A Medical Marvel

LONDON -- Topping the FTSE 100 (INDEX: ^FTSE  ) leaderboard of elite British companies this morning is Smith & Nephew (NYSE: SNN  ) , the global medical technology business. As I write, S&N shares are up nearly 4% at 627 pence, which values the group at 5.6 billion pounds.

Joints and wounds
Unless you've had a nasty sports injury or joint problem, you may never have used a Smith & Nephew product. Nevertheless, this high-tech medical company has built up market-leading positions in five key clinical areas:

  • Orthopedic reconstruction
  • Advanced wound management
  • Sports medicine
  • Trauma
  • Clinical therapies

In short, S&N is best known for its knee and hip implants, arthroscopic equipment (for keyhole surgery), and wound pads. Given the technical and regulatory difficulties of entering these medical markets, S&N has a wide competitive moat around its business, which generates high margins.

In other words, S&N is the kind of well-run business that U.S. super-investor Warren Buffett likes to own. What's more, this medical marvel is also a favorite of Britain's own super-investor, Neil Woodford.

As we revealed in March, Woodford started buying shares in Smith & Nephew in the second half of 2011. Woodford paid an average price around 564 pence a share, so he's up more than 11% today. Nice work, Neil!

Good growth
This morning S&N released its results for the first quarter of 2012, which it described as "a good first quarter."

In the first three months of this year, revenue climbed to $1.08 billion, up 3% on Q1 2011. S&N has two core divisions: In "Advanced Wound Management," revenue grew by 5% to $240 million, while the "Advanced Surgical Devices" arm, up 3%, brought in $839 million.

Trading profit rose by 5% to $252 million, with S&N's operating margin rising by 0.5 percentage points to a healthy 23.3%. As a result, earnings per share rose to $0.18 from $0.175 -- up nearly 3%.

What's more, S&N's high margins and strong cash flow allowed it to reduce net debt to a mere $28 million, down a whopping 92% from $351 million a year earlier. Thus, S&N will soon have net cash, making it a rare beast among FTSE 100 firms.

A great British business
Commenting on these results, S&N chief executive Olivier Bohuon said:

Smith & Nephew has had a good first quarter. We grew revenue, increased profit and improved our trading profit margin. We saw the first results of our actions to make Smith & Nephew more fit and effective. 2012 is a critical year for implementing our new strategic priorities. Our plans to progress the structural changes, additional investments and, of course, greater efficiencies, are now under way. Throughout Smith & Nephew, at every level, there is a clear sense of direction, as we work to reshape the Group for future growth.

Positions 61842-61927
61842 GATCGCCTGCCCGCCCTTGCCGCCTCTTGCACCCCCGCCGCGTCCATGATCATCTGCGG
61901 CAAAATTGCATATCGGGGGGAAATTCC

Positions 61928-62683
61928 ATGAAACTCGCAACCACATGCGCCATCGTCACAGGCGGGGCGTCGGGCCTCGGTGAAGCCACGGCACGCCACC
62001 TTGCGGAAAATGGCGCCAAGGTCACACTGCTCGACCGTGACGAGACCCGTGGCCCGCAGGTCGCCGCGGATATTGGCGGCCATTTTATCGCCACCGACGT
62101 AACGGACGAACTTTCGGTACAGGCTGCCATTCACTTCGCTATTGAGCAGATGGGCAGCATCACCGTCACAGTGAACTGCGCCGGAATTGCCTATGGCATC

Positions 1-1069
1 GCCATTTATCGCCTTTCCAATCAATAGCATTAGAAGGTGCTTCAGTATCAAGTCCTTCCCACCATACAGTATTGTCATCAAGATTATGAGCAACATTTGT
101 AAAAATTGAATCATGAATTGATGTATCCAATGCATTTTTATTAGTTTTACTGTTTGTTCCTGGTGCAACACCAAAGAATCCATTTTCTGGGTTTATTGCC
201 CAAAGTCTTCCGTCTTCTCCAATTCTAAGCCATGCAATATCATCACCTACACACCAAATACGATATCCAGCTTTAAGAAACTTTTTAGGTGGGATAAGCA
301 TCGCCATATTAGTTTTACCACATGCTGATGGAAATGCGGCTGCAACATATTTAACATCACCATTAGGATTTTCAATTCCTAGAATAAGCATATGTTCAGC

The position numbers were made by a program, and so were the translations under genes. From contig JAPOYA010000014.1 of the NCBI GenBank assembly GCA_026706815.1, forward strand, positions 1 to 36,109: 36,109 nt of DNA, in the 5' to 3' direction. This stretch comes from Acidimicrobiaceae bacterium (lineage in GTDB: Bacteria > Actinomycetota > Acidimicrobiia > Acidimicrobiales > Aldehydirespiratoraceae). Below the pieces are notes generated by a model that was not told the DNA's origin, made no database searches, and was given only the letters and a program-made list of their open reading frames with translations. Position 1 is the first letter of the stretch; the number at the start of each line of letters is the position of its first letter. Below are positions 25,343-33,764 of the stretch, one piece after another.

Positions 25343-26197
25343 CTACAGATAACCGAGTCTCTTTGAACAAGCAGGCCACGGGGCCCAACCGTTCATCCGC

I rather like the look of Smith & Nephew, despite it not being the typical value or high-yield share that usually catches my eye. That's partly because of its global grasp: S&N has nearly 11,000 employees, a presence in 90-plus countries, and annual sales approaching $4.3 billion in 2011.

Delving into its fundamentals, at today's price of 627 pence, Smith & Nephew trades on a forward price-to-earnings ratio of 12.4 and offers a prospective dividend yield of a modest 1.8%, covered 4.3 times over.

While these aren't classic value indicators, S&N is a quality business -- and both of its core divisions are growing their revenues, profits, and trading margins. Thus, I'm adding Smith & Nephew to my personal watchlist as a quality/growth play. Who am I to argue with Neil Woodford, Britain's best investor?

To gain more insight into the mind and methods of Britain's most-admired fund manager, download our special report, "8 Shares Held By Britain's Super Investor." You can find out what Neil Woodford's is buying this year.

Further investment opportunities:

Cliff does not own any of the shares mentioned in this article. The Motley Fool owns shares in Smith & Nephew. Motley Fool newsletter services have recommended buying shares of Smith & Nephew. The Motley Fool has a disclosure policy.
We Fools may not all hold the same opinions, but we all believe that
considering a diverse range of insights makes us better investors. Try any of our Foolish newsletter services free for 30 days.


Read/Post Comments (0) | Recommend This Article (1)

Comments from our Foolish Readers

Help us keep this a respectfully Foolish area! This is a place for our readers to discuss, debate, and learn more about the Foolish investing topic you read about above. Help us keep it clean and safe. If you believe a comment is abusive or otherwise violates our Fool's Rules, please report it via the Report this Comment Report this Comment icon found on every comment.

Be the first one to comment on this article.

DocumentId: 1878268, ~/Articles/ArticleHandler.aspx, 4/20/2014 10:31:06 AM

Report This Comment

Use this area to report a comment that you believe is in violation of the community guidelines. Our team will review the entry and take any appropriate action.

Sending report...


Advertisement